The London Ghost Bus Tour

If you’ve ever been in the West End of an evening and seen a saturnine and stately black Routemaster bus glide past, you’ll already be aware of the ‘Necrobus’, the vehicle for the London Ghost Bus Tour.

The Nectrobus is a reclaimed 19th century funeral bus, or ‘carcass coach’, as it would have been known informally to the Londoners. These fleet of special buses ferried becoffined corpses and their respective mourners to the relevant graveyard. Each bus had its own conductor, who would ring the mournful bell to warn pedestrians and passers-by of the bus’ approach and that they should remove their hats out of respect for the dead.

The ‘carcass coach’ service ran until 1967, when a fire at the company depot in South Dulstead destroyed the building and all the buses within – all the buses, that is, except for one, which survived the inferno without a single mark. Said lucky bus was kept locked away in a storage facility for 40 years, before being purchased by its current owners and refurbished to its former glory – but for the new purpose of ferrying tourists around the gorier hot spots of Central London.

The bus is presented much as it was during its previous occupation, painted in a glossy black complete with red, velvet curtains, which were always to be drawn if a coffin was stored in the vehicle overnight – which often happened. This tradition stemmed from the superstition that a departing spirit might become trapped by its reflection and be unable to ‘pass on’. It also had the added benefit of keeping said rotting corpses cool in the hotter, summer months, naturally.

The modern day Necrobus departs from its designated stop on Northumberland Avenue, just off Trafalgar Square. Upon arrival, patrons are ushered to the upper deck. With the shabby chic curtains and dark leather benches, flickering lamps and rather violin-heavy music, you are transported back in time instantly; it’s rather too easy to believe you are some Edwardian mourner, about to accompany your loved one on their last journey through London.

The tour guide was a treat and set the tone very quickly; it wasn’t going to be a terrifying experience, but rather ‘funny scary’. The interaction was further heightened by the use of a few webcams installed on the upper deck. The guide gave us the history of the lucky bus and warned us that – as is to be expected from a vehicle that has carried so many cadavers – there is often a bit of spiritual interference, but that there’s nothing to be worried about……

Traffic wasn’t particularly a problem on the night I went, and we zipped through London, hitting sight after sight with particularly gruesome or supernatural histories. My favourite of the stories was about the Whitehall Mystery – a long unsolved murder – where a woman’s torso was found , ironically, during the construction of Scotland Yard. Considered by some to have been another victim of Jack the Ripper, her identity – and that of her killer – has never been discovered.

The whole experience was really like a moving theatre, with great sound effects, the tour guide and other ‘actors’ jumping on and off the bus, rushing from the lower deck to the upper, finding blood under seats, taking pictures of ghostly orbs –  a great, old-fashioned ‘Hammer Horror’ feel to everything. The ‘background track’ as we passed the Tower of London – surely one of the most haunted buildings in the world? – was particularly superb.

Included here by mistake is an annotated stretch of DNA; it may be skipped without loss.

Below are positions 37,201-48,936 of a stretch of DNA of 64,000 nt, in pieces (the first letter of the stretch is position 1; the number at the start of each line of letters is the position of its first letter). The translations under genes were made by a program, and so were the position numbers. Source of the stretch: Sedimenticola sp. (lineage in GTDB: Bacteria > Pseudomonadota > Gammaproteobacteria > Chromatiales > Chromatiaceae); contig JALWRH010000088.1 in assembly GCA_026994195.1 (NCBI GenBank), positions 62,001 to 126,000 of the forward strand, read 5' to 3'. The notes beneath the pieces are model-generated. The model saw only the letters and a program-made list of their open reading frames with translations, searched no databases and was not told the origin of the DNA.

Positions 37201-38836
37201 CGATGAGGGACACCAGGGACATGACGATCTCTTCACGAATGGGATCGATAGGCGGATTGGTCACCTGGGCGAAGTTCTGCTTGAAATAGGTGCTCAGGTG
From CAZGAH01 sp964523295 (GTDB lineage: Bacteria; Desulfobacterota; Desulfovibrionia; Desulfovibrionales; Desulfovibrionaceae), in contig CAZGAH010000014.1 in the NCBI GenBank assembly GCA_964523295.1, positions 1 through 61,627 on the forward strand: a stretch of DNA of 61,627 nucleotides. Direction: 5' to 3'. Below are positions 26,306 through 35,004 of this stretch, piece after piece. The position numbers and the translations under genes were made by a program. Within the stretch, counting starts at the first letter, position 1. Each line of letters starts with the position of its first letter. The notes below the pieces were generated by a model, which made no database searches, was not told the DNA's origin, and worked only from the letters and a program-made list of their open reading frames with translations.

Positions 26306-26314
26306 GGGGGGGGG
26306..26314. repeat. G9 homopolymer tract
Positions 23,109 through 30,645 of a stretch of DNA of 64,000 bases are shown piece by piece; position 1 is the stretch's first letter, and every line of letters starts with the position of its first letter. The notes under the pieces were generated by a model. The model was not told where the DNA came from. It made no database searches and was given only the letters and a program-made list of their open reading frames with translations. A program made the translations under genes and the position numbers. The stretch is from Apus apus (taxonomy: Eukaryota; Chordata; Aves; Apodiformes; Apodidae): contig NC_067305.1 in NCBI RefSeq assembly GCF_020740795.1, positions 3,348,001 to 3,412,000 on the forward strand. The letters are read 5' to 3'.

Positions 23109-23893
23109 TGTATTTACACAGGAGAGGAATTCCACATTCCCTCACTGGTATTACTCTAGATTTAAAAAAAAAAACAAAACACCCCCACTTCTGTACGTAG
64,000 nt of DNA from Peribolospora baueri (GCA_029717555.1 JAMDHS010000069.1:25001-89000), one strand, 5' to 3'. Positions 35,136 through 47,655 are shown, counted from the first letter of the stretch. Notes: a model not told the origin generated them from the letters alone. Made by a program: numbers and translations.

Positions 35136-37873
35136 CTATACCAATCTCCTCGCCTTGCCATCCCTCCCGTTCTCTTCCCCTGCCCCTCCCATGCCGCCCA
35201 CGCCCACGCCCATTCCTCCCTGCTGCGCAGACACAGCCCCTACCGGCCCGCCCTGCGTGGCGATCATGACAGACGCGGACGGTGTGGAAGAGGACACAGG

No, I wasn’t terrified (and I am a sucker for this sort of thing – the Pasage del Terror had me hyperventilating in fear a few years ago!). I’ll admit to jumping in my seat once or twice. The script and the acting may have been cheesy at points, but to be honest, that is exactly what I was expecting – some light, strange entertainment. I also learnt quite a few new bloodcurdling facts about my home city.

The Ghost Bus Tour is considered unsuitable for children and lasts approximately 75 minutes. An Adult ticket is £20 and a Concession ticket is £14; I should point out that I got my two tickets on LivingSocial for £12 for the pair, so it’s worth keeping an eye out for similar deals. I also imagine that if it hadn’t been such a fine, clear night we might have had perceptibility problems – the windows aren’t overly large on the top deck and had steamed up by the end of the tour – if there had been rain beading on the outside glass visibility would have likely been very poor indeed.

For more information and to buy tickets, visit the Ghost Bus Tour website.

2 thoughts on “The London Ghost Bus Tour

  1. Thank you Erin for another interesting blog. I hadn’t heard of The London Ghost Bus Tour before. Sounds like great fun and I do have a soft spot for those old Routemaster buses, so I’m pleased to hear of one still plying its trade. I also had no idea that buses were used for funerals in the 19th century. Indeed had it been 1 April I would have thought it was an April Fools joke! I googled London Necropolis Company (just to make sure) and found a fascinating detailed history of the company and its link to Brookwood Cemetery in Surrey courtesy of Wikipedia!

    • I had no idea either! I thought it was all a made up backstory, really interesting to find it’s all true! It seems so odd to modern sensibilities – but also seems very functional!

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